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A software interrupt is a type of interrupt that is caused either by a special instruction in the instruction set or by an exceptional condition in the processor itself. A software interrupt is invoked by software, unlike a hardware interrupt, and is considered one of the ways to communicate with the kernel or to invoke system calls, especially during error or exception handling.
A software interrupt often occurs when an application software terminates or when it requests the operating system for some service. This is quite unlike a hardware interrupt, which occurs at the hardware level. A software interrupt only communicates with the kernel and indirectly interrupts the central processing unit. All software interrupts are associated with an interrupt handler, which is actually just a routine that is activated when an interrupt happens. Only one bit of information is communicated during a software interrupt. Often, a software interrupt is used to perform an input/output request. This request, in turn, calls kernel routines that actually perform the service.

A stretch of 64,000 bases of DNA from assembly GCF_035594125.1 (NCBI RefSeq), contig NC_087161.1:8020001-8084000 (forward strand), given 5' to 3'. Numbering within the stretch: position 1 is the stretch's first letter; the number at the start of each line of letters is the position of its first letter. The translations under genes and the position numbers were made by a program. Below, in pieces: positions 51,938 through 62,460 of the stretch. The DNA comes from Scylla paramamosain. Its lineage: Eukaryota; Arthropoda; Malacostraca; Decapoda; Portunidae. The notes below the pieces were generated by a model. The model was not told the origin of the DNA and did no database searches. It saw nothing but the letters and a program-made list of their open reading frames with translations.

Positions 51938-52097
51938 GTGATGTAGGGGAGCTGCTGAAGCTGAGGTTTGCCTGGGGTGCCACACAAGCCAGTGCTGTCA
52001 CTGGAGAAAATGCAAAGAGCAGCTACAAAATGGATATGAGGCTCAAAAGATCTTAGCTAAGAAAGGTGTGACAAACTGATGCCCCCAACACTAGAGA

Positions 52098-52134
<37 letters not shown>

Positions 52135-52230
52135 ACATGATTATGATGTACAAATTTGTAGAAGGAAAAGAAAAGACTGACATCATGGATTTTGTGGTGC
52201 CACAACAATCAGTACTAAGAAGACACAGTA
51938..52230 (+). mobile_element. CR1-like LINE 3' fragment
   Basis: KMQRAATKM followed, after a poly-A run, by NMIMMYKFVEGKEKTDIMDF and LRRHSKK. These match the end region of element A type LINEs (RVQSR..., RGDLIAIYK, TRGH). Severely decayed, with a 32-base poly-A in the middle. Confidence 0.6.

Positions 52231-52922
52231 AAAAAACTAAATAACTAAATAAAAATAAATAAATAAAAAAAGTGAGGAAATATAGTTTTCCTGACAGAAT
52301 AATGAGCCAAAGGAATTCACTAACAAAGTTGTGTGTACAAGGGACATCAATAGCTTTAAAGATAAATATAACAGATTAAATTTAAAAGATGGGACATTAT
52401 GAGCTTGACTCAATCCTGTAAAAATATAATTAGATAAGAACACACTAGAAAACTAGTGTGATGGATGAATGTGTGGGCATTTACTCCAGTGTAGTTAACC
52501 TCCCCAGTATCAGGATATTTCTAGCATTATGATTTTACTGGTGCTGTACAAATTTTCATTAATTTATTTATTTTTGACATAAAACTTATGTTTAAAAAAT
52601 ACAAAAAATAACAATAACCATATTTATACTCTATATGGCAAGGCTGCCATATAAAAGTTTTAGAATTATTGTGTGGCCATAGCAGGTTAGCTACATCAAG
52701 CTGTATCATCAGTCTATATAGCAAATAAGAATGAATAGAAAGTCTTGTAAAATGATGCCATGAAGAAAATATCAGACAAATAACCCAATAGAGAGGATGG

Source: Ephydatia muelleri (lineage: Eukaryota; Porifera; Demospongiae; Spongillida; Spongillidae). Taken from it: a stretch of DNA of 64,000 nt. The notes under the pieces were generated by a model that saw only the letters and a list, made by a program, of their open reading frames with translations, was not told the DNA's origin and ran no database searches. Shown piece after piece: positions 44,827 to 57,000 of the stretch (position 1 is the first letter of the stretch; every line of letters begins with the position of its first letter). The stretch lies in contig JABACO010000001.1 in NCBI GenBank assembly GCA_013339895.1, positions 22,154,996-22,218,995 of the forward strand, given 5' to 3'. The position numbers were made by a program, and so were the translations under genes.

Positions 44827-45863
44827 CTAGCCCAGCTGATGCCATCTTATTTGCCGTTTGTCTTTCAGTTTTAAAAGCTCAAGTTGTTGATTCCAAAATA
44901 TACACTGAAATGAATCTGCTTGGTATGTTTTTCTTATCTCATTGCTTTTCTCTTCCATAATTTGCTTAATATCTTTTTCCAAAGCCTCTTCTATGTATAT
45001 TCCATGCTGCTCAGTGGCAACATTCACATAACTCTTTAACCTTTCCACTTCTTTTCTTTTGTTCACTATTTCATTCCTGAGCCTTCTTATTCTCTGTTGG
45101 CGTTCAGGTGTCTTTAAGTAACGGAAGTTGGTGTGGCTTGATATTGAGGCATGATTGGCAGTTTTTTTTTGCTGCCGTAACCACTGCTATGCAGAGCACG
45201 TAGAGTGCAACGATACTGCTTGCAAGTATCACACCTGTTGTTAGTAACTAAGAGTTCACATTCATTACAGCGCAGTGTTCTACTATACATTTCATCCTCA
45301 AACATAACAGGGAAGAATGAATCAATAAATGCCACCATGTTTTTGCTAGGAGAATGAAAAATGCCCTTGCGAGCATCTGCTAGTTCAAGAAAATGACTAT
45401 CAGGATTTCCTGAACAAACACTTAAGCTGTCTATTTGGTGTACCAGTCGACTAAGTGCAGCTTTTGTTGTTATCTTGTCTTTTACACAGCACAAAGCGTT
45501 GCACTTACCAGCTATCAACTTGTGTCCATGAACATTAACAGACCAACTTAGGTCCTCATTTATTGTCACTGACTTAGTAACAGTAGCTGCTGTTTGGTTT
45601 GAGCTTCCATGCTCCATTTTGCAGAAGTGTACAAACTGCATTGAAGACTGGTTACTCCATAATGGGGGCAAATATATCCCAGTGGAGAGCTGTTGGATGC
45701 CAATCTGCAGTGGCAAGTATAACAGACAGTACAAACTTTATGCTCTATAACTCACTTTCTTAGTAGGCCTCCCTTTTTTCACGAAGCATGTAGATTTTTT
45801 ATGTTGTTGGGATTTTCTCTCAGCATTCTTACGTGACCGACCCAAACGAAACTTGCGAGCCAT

A software interrupt often emulates most of the features of a hardware interrupt. Like a hardware interrupt, it calls only a specific interrupt vector and saves the accumulators and registers. A software interrupt can also make use of some of the hardware interrupt routines.
Similar in functionality to a subroutine call, a software interrupt is used for different purposes in a device. One notable example is when communicating with the disk controller for reading and writing data to and from a disk.